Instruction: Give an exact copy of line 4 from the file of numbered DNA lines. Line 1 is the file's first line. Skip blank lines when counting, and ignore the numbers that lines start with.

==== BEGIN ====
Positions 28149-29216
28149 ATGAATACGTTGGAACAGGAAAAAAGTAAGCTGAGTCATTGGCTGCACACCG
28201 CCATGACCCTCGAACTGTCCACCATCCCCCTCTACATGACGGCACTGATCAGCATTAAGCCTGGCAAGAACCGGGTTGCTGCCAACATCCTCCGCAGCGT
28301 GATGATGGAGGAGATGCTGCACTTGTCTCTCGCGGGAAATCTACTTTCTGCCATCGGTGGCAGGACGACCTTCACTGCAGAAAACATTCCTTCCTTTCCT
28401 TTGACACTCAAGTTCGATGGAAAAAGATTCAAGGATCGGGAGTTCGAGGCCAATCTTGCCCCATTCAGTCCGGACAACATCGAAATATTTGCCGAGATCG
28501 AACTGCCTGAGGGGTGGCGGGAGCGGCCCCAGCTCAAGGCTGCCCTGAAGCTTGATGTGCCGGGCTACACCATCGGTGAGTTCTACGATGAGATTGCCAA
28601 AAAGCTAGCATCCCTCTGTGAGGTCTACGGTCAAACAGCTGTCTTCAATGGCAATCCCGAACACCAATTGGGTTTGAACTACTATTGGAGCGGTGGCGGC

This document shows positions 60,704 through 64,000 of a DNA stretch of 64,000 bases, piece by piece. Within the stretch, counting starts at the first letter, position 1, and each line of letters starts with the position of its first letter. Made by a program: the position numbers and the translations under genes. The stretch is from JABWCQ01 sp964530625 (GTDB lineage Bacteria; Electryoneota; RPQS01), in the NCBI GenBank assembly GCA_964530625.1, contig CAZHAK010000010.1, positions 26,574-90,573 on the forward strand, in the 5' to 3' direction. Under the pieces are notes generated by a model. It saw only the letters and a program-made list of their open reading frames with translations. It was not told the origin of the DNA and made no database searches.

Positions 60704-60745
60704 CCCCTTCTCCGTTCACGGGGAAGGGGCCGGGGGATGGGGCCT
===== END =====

28301 GATGATGGAGGAGATGCTGCACTTGTCTCTCGCGGGAAATCTACTTTCTGCCATCGGTGGCAGGACGACCTTCACTGCAGAAAACATTCCTTCCTTTCCT